May 1, 2013
Happy May to one and all! The Red Sox are off to their best start in years, and so is Sunrise. We’ve been taking full advantage of these glorious days, planting potatoes, transplanting onions, and even sneaking in some early season weeding. In fact the only thing we’re behind on right now is checking email… a task usually reserved for rainy days.
But with no rain in the offing, here’s the scoop. The CSA will open either the week of May 13th or the week of the 20th. Because of the way the calendar breaks this year, the 13th would be a few days earlier than before, but given this weather, we just might pull it off. I’ll email again next week with a final update. Either way, we’ll run a full 23 weeks into October.
Meanwhile, now is the time for pre-ordering meats for the coming season.
*Chicken. For those of you new to Sunrise, we sell whole broiler chickens on a pre-order basis. We raise the chickens out in the main pasture, moving the portable roofs to fresh grass each morning (following the sheep.) The birds eat a combination of grass, bugs, and non-medicated (but NOT certified organic) feed from Poulin Grain, a Vermont company. It’s a wonderful system, producing both delicious food and a greatly improved pasture. Two new developments this year: we’re adding a sixth batch of birds, which will fully utilize our existing infrastructure and enable us to (hopefully!) meet the demand for a change; and we’ll be packaging the frozen birds in a thicker, shrink-wrap bag that should hold much better in the freezer. If we ever have another rainy day, I’ll even make a fancy label.
The finished birds will average about 4.5 pounds dressed, which is a bit larger than the typical 3-lb. supermarket bird. The price is $3.50/lb, which translates to roughly $16 per bird. If you cumulatively order more than 10 chickens, the price will drop to $3.25/lb for birds 11 through 20 and $3 per pound for birds 21 and above. Grain prices have risen 33% since we first started raising chicken in 2006, and the price of high-quality, local chicken in the market has risen 25%. Our prices haven’t changed… we’re now the best deal in town on real chicken!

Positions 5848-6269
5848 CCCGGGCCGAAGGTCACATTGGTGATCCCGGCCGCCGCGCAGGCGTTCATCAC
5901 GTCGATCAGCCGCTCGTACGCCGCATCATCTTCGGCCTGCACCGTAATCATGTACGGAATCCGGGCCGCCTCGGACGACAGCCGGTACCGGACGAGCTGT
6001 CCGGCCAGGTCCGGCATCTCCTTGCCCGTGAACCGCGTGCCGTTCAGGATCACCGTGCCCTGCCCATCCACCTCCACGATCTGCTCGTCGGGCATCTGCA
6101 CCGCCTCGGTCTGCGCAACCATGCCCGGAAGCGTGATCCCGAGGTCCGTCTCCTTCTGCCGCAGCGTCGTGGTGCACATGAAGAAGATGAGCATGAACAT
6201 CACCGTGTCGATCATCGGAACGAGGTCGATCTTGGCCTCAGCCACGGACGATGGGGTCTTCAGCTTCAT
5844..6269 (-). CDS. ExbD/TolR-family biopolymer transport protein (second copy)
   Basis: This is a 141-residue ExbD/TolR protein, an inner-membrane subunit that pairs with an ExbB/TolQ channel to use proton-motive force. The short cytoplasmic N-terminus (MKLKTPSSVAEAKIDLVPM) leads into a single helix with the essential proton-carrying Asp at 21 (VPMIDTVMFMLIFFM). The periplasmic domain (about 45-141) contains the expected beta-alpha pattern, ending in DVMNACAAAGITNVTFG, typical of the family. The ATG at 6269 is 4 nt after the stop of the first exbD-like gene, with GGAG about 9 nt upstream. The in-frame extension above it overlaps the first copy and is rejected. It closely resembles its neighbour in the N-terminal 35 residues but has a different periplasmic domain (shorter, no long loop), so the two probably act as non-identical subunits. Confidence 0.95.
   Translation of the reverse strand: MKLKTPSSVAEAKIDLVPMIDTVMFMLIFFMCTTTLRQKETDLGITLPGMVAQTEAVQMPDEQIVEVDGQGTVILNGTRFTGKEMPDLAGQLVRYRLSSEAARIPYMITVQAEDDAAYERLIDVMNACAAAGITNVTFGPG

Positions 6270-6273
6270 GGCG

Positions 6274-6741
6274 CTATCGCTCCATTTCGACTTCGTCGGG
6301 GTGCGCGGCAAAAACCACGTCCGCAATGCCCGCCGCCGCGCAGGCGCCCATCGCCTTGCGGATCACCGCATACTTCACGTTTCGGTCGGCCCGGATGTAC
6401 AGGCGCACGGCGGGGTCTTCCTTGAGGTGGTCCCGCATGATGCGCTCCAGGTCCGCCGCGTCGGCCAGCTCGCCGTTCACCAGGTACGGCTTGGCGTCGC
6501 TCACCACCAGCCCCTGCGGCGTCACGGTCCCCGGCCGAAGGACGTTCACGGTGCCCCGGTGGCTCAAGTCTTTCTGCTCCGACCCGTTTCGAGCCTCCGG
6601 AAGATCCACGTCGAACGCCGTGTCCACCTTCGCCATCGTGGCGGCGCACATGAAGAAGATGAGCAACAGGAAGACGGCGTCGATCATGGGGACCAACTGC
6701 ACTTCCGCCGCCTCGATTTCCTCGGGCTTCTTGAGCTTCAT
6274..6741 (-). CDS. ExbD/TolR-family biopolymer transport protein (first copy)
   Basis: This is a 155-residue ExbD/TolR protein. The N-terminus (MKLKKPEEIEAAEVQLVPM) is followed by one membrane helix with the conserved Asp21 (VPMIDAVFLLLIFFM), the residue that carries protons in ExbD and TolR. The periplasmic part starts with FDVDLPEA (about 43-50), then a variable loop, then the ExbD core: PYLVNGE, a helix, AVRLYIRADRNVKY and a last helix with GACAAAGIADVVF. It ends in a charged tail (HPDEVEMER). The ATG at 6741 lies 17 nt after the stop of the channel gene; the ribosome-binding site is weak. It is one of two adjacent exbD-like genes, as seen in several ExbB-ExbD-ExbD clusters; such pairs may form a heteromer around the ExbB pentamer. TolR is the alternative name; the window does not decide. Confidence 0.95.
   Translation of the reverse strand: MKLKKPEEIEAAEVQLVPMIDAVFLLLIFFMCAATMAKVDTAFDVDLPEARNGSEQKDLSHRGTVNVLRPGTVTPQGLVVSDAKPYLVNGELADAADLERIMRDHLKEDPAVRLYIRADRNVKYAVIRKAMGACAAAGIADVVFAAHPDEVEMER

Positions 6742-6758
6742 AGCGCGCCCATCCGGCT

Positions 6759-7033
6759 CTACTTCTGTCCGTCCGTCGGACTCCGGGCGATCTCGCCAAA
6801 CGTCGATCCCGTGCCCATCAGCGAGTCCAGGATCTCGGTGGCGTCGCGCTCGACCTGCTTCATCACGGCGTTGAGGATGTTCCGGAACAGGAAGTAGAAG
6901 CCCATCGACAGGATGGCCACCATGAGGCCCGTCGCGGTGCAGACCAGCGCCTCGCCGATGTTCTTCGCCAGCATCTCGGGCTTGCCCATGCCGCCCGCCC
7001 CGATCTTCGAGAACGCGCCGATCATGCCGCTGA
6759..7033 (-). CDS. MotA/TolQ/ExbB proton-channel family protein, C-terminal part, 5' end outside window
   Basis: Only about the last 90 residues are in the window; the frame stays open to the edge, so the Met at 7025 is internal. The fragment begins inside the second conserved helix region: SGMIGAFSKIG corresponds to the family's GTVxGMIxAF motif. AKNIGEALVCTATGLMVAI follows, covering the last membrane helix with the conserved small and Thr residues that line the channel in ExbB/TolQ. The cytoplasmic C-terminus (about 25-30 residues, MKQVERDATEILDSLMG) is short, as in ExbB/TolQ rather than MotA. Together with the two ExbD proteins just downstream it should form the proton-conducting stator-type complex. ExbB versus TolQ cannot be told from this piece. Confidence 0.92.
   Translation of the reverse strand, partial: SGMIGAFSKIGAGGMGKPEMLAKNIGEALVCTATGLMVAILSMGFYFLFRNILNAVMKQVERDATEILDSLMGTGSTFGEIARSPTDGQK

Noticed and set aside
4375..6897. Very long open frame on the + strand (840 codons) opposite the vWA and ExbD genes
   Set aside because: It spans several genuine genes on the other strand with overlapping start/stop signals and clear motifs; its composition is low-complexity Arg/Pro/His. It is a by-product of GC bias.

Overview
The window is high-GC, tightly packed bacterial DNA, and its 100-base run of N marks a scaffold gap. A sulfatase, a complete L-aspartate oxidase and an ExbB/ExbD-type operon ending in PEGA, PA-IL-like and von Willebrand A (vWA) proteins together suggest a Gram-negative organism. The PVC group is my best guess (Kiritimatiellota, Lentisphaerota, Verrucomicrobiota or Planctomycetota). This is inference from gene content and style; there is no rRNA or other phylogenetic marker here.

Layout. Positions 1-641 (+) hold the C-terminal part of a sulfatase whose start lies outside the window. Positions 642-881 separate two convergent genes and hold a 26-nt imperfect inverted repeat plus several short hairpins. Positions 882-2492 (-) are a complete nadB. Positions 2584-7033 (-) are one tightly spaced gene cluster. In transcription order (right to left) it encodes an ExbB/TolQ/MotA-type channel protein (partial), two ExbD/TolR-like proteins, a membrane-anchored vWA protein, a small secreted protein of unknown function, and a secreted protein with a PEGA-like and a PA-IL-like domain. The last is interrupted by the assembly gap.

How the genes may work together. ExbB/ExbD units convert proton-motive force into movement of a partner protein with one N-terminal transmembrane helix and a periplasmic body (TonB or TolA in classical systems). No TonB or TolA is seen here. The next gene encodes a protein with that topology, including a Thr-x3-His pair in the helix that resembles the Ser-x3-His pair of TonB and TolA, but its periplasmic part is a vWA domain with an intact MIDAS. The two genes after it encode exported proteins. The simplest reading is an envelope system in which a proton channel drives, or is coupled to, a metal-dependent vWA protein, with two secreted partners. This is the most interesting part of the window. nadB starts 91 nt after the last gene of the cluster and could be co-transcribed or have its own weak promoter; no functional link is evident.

*Lamb. Our lambs are raised here at Sunrise, born in February and March and now chomping at the gate in anticipation of being let out onto pasture next week. They’ve been sneaking some of their mother’s grain these past few weeks in the barn but will be fed exclusively pasture from here on out. Each lamb should provide around 30 pounds of finished meat, which is roughly a full brown shopping bag, and will be available for pickup in mid November. The price is unchanged from last year: $9.75 per finished pound. You’ll receive chops, legs (butterflied, if you like), shanks, stew meat or burger, and we can customize beyond that as well. We’ll sell these either whole or in halves.
*Beef. We’ll have Clay Hill Farm beef again this year (these are black angus raised just across the Ottaquechee from us.) They’re raised on grass/hay year ‘round, with some grain at the end for finishing. We’ll have three pickups available – early July, late August, and early October. The price will be $3.75 per hanging pound (which will work out to about $5.99 per finished pound). We’ll sell the beef by the quarter (about 4 brown shopping bags worth / 150 lbs / approx. $475) and the eighth (two brown bags / 75 lbs / approx $240.) As in the past, the quantity will work out to roughly half steak and half burger.
*Pork. Jake Torrey, who worked here at Sunrise last year, has purchased his own place in Bradford, Vermont, and is eager to raise pork for us this year. He’s raising Tamworth crosses, same as the pigs we used to sell, and he’ll be feeding them organic grain in anticipation of having his farm certified this summer. The price is $7.50 per finished pound, including having the bacon and hams smoked, and he’ll sell either whole (about 150 lbs or meat, or $1,100) or half pigs.